O PPGI convida todos a participarem do evento de encerramento do grupo de pesquisa NUPFFALE – Núcleo de Fonética e Fonologia Aplicada à Língua Estrangeira – que acontecerá nesta segunda-feira, 23/11, às 11h. O professor Charles Bond Chang irá proferir uma palestra aberta a quem tiver interesse em pesquisas que mostram a interação entre a língua materna e uma segunda língua no nível fonético-fonológico.
Phonetic Drift as Evidence for Linguistic Development over the Lifespan
Prof. Dr. Charles Bond Chang
🕤 23/11/2020 – 11h00
Ao vivo no Youtube
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First language (L1) acquisition is often described as a process leading to an endpoint, implying a stable language system in adulthood. In this talk, I will present longitudinal phonetic data that challenge this view and suggest instead that the L1 system of adult speakers continues to develop in response to new language experience. Adult native English speakers recently arrived in Korea were found to show significant “phonetic drift” in acoustic properties of their L1 production while learning Korean as a second language (L2); furthermore, a year later they continued to show modified L1 production in some, but not all, of the properties that changed during L2 learning, and the persistence of L1 modifications did not necessarily depend on active L2 use in daily life. These patterns suggest that language contact associated with L2 learning and residence in an L2 environment tends to induce and then prolong phonetic drift of the L1. I will discuss the speed, persistence, and variability of these effects, which highlight the need for language researchers to consider both the population and the variable under study and to accordingly control (and describe) language background in a study sample.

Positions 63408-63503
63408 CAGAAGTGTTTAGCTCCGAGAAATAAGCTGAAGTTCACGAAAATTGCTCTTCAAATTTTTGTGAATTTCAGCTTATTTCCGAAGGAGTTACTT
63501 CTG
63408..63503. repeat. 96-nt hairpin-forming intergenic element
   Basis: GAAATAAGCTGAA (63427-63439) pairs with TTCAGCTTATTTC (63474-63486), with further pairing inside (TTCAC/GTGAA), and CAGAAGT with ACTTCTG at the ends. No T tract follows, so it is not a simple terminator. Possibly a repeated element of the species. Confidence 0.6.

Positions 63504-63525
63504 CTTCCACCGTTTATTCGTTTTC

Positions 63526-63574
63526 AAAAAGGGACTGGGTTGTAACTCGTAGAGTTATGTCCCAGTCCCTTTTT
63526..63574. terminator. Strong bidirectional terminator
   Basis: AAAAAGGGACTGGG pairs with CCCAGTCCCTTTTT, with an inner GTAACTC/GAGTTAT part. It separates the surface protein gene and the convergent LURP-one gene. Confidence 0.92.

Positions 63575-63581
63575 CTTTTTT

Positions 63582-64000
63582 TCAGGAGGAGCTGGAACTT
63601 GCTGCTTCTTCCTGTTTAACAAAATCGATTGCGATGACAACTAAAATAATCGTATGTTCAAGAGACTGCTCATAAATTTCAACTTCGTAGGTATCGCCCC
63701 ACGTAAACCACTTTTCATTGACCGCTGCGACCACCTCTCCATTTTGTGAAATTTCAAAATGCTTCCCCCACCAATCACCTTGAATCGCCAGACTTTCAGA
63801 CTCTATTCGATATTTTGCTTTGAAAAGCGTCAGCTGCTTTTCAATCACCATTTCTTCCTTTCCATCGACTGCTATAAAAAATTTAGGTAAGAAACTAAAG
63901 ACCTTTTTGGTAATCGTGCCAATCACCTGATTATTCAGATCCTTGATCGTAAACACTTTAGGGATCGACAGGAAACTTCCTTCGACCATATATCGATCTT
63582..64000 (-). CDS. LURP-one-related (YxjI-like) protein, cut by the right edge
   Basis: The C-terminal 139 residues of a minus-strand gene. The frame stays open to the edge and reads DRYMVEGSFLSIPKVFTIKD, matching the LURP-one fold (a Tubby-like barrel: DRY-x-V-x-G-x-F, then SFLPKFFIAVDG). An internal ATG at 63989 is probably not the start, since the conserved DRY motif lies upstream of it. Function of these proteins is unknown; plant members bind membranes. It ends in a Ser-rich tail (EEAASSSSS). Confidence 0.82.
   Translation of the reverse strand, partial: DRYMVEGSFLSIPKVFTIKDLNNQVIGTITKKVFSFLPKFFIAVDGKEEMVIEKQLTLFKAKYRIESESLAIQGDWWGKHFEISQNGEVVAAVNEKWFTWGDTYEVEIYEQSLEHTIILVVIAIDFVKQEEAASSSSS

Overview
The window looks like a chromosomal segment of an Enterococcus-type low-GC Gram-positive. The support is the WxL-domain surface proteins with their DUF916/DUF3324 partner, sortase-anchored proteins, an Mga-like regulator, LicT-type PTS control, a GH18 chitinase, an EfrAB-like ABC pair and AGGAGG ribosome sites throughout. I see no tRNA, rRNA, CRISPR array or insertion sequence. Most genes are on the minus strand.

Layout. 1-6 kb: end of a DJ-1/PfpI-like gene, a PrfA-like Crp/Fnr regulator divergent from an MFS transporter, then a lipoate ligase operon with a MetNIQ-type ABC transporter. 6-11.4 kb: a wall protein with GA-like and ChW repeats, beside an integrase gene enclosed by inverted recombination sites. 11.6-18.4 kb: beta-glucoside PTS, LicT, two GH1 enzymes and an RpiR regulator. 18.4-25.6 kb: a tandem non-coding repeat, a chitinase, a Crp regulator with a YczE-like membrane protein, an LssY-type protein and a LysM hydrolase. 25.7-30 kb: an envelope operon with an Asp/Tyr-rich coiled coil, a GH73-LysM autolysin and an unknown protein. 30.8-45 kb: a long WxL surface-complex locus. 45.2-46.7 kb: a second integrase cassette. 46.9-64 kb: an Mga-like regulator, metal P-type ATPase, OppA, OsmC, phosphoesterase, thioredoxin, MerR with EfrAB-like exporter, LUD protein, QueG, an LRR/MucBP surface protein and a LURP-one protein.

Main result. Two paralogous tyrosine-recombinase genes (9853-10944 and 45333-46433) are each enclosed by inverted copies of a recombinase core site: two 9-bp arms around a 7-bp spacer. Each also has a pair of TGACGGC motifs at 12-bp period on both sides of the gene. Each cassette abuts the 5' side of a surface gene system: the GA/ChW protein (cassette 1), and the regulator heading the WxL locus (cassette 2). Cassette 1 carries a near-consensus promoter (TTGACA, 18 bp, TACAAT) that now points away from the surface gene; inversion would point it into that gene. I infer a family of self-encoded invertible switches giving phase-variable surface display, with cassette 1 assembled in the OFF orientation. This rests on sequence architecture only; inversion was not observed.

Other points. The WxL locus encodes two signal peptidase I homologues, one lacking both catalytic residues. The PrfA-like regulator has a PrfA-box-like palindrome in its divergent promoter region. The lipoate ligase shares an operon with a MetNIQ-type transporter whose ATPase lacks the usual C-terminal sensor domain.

Professor Charles Chang is an Associate Professor of Linguistics at Boston University. Prof. Chang’s research addresses topics in phonetics, phonology, psycholinguistics, and language development. His specific interests include the early stages of second language phonological acquisition, the structure of phonetic and phonological representations, linguistic plasticity, cross-linguistic interactions within the bilingual mind, bases of perceived cross-linguistic similarity, second language speech processing, heritage language phonology, and contact-induced sound change.
For more information about Professor Charles Chang, visit https://cbchang.com.